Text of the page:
And he plays piano good,
Like a real piano player should.
Horowitz. Hear, hear!

"Get On The Garden Freeway"

(Parody of George M. Cohan's "Give My Regards To Broadway")

Get on the Garden Freeway,
When you come up to visit me.
You'll see a great big shopping center,
With a brand new A. & P.

Turn left at Kosciusko,
Continue to the third stop light.
Then turn around and drive right back
Because I won't be home tonight!


Mexican Hat Dance

(Parody of "Mexican Hat Dance")

Oh Americans dance on a dance floor.
And the Spaniards, they dance on a table.
And the Russians, they dance on a saber.
But the Mexicans dance on their hats.

Oh they dance on hot coals in Calcutta.
In Wisconsin they dance on fresh butta,
Which they squeeze from one cow or anutta.
Yes, the Mexicans dance on their hats.

(Ole!)

There are Mexicans dancing on derbies.
There are Mexicans dancing on caps.
They just throw their fedoras
Wherever the floor is,
And start doing horas and taps.

They won't quit! They go on!
It's a Mexican custom,
To take hats and bust 'em,
By doing a dance thereupon.

Oh the reason they shot Pancho Villa
Was he danced on his mother's mantilla.
And the message did not reach Garcia.
He was out somewhere dancing on hats.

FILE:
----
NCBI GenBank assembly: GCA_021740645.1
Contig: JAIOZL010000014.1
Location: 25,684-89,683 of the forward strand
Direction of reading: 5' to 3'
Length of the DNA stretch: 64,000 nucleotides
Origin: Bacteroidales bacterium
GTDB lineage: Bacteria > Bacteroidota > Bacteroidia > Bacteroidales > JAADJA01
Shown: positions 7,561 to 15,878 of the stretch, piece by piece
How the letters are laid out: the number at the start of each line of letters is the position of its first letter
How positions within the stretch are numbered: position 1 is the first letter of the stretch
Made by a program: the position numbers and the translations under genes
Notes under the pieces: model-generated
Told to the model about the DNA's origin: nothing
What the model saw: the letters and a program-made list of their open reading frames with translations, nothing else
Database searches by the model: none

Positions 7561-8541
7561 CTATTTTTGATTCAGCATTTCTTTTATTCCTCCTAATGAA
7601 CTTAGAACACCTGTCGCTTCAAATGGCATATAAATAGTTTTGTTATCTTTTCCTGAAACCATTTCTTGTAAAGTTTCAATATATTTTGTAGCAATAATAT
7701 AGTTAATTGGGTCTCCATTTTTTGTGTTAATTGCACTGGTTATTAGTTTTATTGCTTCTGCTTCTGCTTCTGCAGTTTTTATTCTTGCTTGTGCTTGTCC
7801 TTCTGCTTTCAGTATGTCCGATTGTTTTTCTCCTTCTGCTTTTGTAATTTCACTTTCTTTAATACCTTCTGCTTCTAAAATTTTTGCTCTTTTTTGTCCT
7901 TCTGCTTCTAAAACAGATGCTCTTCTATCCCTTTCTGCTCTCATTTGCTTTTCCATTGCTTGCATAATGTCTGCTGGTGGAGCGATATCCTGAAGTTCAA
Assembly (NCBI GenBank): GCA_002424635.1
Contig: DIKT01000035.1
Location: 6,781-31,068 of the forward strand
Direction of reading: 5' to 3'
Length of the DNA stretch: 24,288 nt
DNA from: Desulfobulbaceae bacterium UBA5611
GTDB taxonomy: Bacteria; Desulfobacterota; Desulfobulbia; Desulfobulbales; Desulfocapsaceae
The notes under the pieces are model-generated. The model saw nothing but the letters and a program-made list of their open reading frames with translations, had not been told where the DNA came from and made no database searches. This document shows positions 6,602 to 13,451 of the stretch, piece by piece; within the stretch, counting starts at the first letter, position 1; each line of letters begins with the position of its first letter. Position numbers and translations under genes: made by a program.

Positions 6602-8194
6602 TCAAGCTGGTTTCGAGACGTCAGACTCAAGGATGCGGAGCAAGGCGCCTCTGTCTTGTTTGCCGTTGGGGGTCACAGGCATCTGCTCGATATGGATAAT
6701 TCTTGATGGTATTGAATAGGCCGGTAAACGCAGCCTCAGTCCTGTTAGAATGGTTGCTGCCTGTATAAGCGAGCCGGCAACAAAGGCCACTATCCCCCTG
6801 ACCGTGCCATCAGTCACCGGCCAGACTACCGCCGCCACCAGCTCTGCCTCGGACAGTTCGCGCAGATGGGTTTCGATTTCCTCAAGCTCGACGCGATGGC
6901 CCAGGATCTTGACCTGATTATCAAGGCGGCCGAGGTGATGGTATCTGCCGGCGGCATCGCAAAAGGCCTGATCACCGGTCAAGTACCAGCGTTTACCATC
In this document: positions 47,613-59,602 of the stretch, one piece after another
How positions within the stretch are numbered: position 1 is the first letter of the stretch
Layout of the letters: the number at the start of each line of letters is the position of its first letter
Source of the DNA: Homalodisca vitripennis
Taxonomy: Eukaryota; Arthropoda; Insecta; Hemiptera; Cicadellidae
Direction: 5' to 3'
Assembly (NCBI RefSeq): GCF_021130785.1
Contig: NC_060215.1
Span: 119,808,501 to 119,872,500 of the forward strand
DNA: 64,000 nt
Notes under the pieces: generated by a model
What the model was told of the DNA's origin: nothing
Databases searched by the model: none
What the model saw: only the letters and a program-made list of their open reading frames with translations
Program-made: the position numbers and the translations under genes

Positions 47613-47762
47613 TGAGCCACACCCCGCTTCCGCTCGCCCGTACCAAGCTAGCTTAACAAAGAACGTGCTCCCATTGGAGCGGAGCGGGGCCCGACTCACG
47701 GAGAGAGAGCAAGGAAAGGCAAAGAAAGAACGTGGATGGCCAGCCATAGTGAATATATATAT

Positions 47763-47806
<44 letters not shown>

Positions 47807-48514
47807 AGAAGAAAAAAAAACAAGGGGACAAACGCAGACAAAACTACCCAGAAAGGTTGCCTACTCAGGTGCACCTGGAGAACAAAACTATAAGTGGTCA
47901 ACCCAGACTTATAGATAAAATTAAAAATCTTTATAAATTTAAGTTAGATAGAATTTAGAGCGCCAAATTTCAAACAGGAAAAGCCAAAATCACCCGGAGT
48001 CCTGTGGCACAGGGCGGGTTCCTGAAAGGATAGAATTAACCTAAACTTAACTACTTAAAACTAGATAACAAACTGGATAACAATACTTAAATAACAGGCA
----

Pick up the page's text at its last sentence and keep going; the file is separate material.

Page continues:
(Ole!)

There's a fellow in West Acapulco,
The most elegant man you could meet.
He does sambas on hombergs
To tunes of Sig Romberg's,
And sometimes the Nutcracker Suite.

So take care! So beware!
Or they'll put castanets on
And ruin your Stetson,
'Cause they all think they're Fred Astaire!

If you're ever in Mexico proper,
And you're wearing a straw hat or topper,
When the band starts to play, call a copper,
'Cause by now you should know
That they'll grab your chapeau, And they'll stomp till it's flat,
And that's that!

That's what Mexicans do on your hat.

(Ole!)


The Bronx Bird Watcher

(Parody of "Titwillow" from Gilbert & Sullivan's "The Mikado or The Town Of Titipu")

On a branch of a tree sat a little tomtit,
Singing willow, tit willow, tit willow.
An uncomfortable place for a boidie to sit,
Singing willow, tit willow, tit willow.

So I said to him, "Boidie, why don't you go way?"
He said, "Thenks very much, but I'm planning to stay.
I'm gung sit on that branch for the rest of the day,
Singing willow, tit willow, tit willow."

So I said to him, "Boidie, you look so distraught.
Singing willow, tit willow, tit willow.
You gonna be glad when you'll see what I brought.
A pillow, a pillow, a pillow."

I said, "Boidie, your pardon I humbly would beg.
Put this comfortable pillow right under your leg."
He said, "Leave me alone while I'm laying an egg.
Uh willow, tit willow, tit willow."

That night by the light of a matzo ball moon,
Singing willow, tit willow, tit willow.
That boidie was singing the same catchy tune.
Willow, tit willow, tit willow.

And I came, and I took him right down from his branch,
And I brought him back home to mine split-level ranch,
And I said to my wife, "Here's a gift for you, Blanche.
He sings 'willow, tit willow, tit willow.'"

Next morning I got up and went to the shop,
Singing willow, tit willow, tit willow.
That tune was so catchy, it just wouldn't stop.
Willow willow willow titty willow willow willow titty willow willow willow willow.

That night I said, "Blanche, how's the bird?" She said, "Well,